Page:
Ting, K.H. [Ding Guangxun] (1915-2012)

Preeminent Protestant leader in China in the latter half of the twentieth century

2013-02-078-tingK.H. Ting was the son of a Shanghai banker who worked as an Anglican layman to make Chinese churches self-supporting. His maternal grandfather was an Anglican priest, and his mother prayed that he would enter the priesthood. As an undergraduate, he studied engineering at St. John’s University in Shanghai (B.A., 1937), then went into theological studies. He completed his B.D. degree in Shanghai in 1942 and was ordained deacon and priest in the Sheng Kung Hui (Anglican) church that year. Also that year he married Kuo Siu May (Guo Siumei), a fellow graduate of St. John’s University.

After World War II the Tings began five years of service and study outside China, beginning with a year on the staff of the Canadian Student Christian Movement. The next academic year was spent in New York City, where Ting completed a master’s degree at Union Theological Seminary and Columbia University. This was followed by three years of service with the World’s Student Christian Federation, based in Geneva, Switzerland. The Korean War interrupted plans to return to China in 1950, but in August 1951 the Tings retuned to their home in Shanghai, where he became executive secretary of the Christian Literature Society.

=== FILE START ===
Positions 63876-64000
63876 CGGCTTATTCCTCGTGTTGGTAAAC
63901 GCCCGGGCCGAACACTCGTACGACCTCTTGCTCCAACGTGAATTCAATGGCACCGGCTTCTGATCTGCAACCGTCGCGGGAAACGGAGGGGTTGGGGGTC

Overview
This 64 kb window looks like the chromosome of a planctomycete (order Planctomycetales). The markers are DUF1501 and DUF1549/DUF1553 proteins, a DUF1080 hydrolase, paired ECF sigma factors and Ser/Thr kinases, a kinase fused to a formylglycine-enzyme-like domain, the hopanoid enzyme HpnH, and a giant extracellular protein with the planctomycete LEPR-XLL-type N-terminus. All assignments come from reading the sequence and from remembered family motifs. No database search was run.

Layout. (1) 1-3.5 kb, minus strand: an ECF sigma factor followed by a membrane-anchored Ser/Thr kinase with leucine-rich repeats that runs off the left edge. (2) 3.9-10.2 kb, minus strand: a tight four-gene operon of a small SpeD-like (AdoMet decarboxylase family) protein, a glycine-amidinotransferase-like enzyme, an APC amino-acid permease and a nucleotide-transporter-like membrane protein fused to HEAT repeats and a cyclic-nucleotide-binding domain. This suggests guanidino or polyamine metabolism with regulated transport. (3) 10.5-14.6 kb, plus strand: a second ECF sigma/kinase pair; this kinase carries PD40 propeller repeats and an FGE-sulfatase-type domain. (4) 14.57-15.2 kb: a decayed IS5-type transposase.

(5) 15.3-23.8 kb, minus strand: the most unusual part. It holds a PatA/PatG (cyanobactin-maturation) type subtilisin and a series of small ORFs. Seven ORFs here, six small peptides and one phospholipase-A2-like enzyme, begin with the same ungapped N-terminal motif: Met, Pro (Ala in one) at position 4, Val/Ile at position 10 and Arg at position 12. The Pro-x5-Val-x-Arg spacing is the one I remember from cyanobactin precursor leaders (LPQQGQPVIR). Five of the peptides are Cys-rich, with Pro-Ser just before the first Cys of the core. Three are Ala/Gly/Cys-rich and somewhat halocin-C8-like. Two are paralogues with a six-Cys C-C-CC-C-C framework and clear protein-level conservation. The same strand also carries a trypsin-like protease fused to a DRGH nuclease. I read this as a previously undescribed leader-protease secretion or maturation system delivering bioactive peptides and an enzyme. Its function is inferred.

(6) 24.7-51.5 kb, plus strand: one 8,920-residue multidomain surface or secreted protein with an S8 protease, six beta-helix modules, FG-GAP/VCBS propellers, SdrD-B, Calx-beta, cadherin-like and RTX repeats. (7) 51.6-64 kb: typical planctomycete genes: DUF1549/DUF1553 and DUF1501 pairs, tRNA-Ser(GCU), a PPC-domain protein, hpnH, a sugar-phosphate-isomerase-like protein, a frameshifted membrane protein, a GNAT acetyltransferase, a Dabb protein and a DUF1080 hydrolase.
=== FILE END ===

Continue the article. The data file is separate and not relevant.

Ting was one of the leaders who organized and led the Chinese Protestant churches beyond dependency into the current period of “three-self” autonomy and expansion. He became principal of the Nanjing Theological Seminary in 1952. In 1965 he was consecrated Anglican bishop of Chekiang (Zhejiang) Province. He attended international conferences in Europe in 1956, 1957, and 1961 and made many trips abroad since 1979. He and his wife received honorary doctorates from Victoria University, Toronto, in 1989. In 1978 he was named a vice-president of the University of Nanjing. In 1981 he was elected chairperson of the Chinese Christian Three-Self Patriotic Movement and president of the China Christian Council. He served as a representative from religious circles in the National People’s Congress and was elected vice-chair-person of the Chinese People’s Political Consultative Conference in 1989. (Ting’s wife died in 1995.)

This article is reprinted from Biographical Dictionary of Christian Missions, Macmillan Reference USA, copyright © 1998 Gerald H. Anderson, by permission of Macmillan Reference USA, New York, NY. All rights reserved.




K.H. Ting, No Longer Strangers: Selected Writings of K. H. Ting, Raymond L. Whitehead, ed. (1989).